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The Truth About CBD Topical Oils in Skincare: 2 New CBD Studies

Aug 01, 2022

The Truth About CBD Topical Oils in Skincare: 2 New CBD Studies

The Truth About CBD Topical Oils in Skincare: 2 New CBD Studies

Summer is almost in full swing, and that means skin issues are having an uptick. Whether you deal with acne from the sweaty weather, sunburns, or worries about impending wrinkles, there's so much to think about when it comes to skin health.

The skincare industry is growing at lightning speed - and it's already worth over 133 billion dollars globally. That number is expected to increase to 200 billion worldwide by 2026, signifying our growing emphasis on getting healthy, beautiful skin by any means necessary.

With millions of products, a developing interest in the beauty market post-Covid-19, and the nature of social media's tight connection with consumer decisions, the skincare industry is a complex beast full of misinformation, mislabeled products, and deceptive advertising.

As customers sift through the slew of skincare products on the market, many look for ones that protect against aging, remedy acne, redness, and irritation, or produce a perfectly flawless look. Could cannabidiol (CBD) be one of those skincare key ingredients? New research points to the use of CBD in combination with other ingredients as a possible choice for skincare consumers. Let's explore two studies.

A Single-Center Study Evaluating the Effects of a Novel Retinol and Cannabidiol Combination Topical on Facial Skin

This first study evaluated the effects of CBD in tandem with retinol, a popular anti-aging and anti-acne treatment. While retinol is a favored product for these two skin conditions, it's also known for its side effects, especially within the first few months of use. People on retinol often notice redness, irritation, and dryness on their treated skin - effects that typically lessen over time but are initially noticeable.

The study's authors focused their research on whether CBD could mitigate those irritating effects. They hypothesized that CBD offered a potential ability to "reduce oxidative stress and inflammation," thereby soothing skin from the side effects of the retinol. Along with that capability, they also theorized that the addition of CBD would promote the improvement of the skin's appearance due to these factors.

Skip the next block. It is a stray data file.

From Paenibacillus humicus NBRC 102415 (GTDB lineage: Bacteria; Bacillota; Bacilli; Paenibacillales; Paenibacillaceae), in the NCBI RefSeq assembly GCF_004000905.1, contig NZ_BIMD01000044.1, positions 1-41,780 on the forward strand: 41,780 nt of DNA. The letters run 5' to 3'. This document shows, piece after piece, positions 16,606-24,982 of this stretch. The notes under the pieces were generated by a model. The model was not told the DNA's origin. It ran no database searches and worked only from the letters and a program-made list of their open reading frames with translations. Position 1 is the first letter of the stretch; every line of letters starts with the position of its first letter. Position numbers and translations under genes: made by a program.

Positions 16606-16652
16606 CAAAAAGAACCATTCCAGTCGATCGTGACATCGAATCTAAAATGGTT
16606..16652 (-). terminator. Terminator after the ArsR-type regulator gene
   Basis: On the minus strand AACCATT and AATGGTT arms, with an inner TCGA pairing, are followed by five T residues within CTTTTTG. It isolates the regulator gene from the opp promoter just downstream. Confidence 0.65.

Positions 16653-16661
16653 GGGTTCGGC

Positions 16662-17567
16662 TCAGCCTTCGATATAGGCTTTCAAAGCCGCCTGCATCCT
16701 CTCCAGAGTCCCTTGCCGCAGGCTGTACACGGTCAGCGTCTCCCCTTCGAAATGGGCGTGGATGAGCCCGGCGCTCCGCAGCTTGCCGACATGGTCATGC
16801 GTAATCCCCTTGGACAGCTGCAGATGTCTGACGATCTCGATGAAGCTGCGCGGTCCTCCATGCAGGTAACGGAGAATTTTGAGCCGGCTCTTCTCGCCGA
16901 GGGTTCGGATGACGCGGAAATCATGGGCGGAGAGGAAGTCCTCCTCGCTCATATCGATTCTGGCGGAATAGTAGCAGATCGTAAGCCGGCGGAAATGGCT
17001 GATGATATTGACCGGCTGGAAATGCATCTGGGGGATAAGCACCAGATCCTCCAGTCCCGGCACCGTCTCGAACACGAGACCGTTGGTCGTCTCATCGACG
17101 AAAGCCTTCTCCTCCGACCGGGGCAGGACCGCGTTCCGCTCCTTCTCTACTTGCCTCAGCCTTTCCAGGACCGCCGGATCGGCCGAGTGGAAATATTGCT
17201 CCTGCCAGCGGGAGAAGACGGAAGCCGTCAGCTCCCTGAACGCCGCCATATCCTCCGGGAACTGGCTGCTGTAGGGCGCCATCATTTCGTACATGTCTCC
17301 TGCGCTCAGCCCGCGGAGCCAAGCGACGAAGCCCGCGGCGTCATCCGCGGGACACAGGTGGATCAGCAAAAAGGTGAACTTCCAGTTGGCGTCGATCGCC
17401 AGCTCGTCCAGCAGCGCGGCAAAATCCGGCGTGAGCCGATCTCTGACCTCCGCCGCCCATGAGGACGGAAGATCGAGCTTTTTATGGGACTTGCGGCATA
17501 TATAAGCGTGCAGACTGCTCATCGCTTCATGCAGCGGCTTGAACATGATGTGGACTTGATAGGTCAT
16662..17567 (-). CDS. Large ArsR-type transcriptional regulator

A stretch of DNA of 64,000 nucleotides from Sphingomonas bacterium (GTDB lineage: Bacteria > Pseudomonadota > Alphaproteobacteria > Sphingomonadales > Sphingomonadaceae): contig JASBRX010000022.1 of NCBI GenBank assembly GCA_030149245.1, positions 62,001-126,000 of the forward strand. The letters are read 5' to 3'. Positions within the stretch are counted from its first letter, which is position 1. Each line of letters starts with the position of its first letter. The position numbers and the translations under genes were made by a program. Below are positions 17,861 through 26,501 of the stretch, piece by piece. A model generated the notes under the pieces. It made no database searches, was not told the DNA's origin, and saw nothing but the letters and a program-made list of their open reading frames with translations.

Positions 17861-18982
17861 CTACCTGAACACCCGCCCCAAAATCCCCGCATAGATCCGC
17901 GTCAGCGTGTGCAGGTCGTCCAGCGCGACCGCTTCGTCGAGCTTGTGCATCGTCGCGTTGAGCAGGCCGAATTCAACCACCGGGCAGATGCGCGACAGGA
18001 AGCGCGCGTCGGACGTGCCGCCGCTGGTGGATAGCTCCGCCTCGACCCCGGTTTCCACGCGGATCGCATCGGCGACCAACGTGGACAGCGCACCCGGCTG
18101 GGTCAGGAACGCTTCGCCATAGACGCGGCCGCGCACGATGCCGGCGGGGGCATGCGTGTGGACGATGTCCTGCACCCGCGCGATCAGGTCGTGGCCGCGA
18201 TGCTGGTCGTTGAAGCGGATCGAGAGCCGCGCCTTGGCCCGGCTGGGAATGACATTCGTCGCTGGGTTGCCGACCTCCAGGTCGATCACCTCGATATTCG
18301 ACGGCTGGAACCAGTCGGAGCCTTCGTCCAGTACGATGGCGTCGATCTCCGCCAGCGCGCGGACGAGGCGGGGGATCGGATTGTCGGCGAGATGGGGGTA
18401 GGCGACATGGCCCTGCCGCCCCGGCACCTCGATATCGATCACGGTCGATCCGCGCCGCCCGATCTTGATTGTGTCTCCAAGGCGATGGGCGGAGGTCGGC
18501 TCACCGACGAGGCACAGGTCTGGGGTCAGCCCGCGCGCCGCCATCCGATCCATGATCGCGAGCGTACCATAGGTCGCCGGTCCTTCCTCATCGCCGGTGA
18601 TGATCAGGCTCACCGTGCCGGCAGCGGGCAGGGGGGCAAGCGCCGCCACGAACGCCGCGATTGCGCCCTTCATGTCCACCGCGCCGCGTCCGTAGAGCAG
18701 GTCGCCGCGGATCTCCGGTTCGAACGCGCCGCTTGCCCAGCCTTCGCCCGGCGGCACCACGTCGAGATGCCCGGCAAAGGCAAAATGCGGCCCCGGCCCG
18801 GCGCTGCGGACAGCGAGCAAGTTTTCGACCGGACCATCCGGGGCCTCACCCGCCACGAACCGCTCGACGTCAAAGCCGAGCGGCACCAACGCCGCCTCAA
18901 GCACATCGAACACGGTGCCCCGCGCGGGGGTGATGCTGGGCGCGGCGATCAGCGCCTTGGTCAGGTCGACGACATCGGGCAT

10 patients participated in the study (9 female and one male), from the ages of 20-53, all of whom had certain "facial skin imperfections." These imperfections ranged from wrinkles to roughness, visible pores, and others.

After a 42-day trial, the study found that the CBD-Retinol serum improved skin quality with negligible irritation. It pointed to the combined effects of CBD and retinol as the potential reason for the results - and to CBD as the source of the low-irritation results.

Important to note is that the CBD topicals used in the study were formulated with Water-Soluble CBD, or CBD made with a Nano-Emulsification process. This is significant because of CBD's regular bioavailability - or the power of regular CBD products to induce effects in the body. Regular CBD oil has notably low bioavailability (6-10%), while Water-Soluble CBD increases the bioavailability to up to 85-95%, giving it faster, more powerful absorption.

Novel Cannabidiol Sunscreen Protects Keratinocytes and Melanocytes Against Ultraviolet B Radiation

A second study, published in 2020 in the Journal of Cosmetic Dermatology, assessed how a sunscreen made with cannabidiol affected keratinocytes and melanocytes, two types of skin cells. It noted the limited research on CBD sunscreens. The study intended to evaluate how CBD might work in a sun protectant topical, especially when considering other studies that claim the anti-inflammatory and antioxidative properties of CBD.

Keratinocytes are responsible for keratin production, a type of cell that prevents damage to the epidermis by forming a physical barrier between it and the environment. Melanocytes, responsible for creating melanin, also protect against UV damage. It is well-known that sun exposure causes damage to the skin. That damage includes UV light's production of cell death, specifically of keratinocytes, and can also extend to the DNA of melanocytes.

This study assessed CBD's effect on "keratinocyte and melanocyte viability following ultraviolet B (UVB) irradiation." It found that the CBD had protective effects on the abilities of both cell types, potentially because of a "reduction in reactive oxygen species."

More research is needed to both confirm and continue these findings. However, this points to good news for people using sun-protective products that incorporate CBD.


It's too soon to make claims about the true efficacy of CBD in skincare products, but the future of research looks bright. Extensive research is needed to confirm these findings, and consumers should stay vigilant for brands that make claims about the ability of their CBD topicals to care for any issues.

CBD products are not intended to prevent, cure, or treat any illnesses or conditions, including topical skincare issues.

If you’re interested in CBD topical oil skincare, make sure you third-party tested products made with all-natural ingredients. Explore a collection of CBD topicals that employ the power of natural ingredients studied for their beneficial effects, such as vitamin B5, hyaluronic acid, and Coenzyme Q10 at Science-Rite CBD™.


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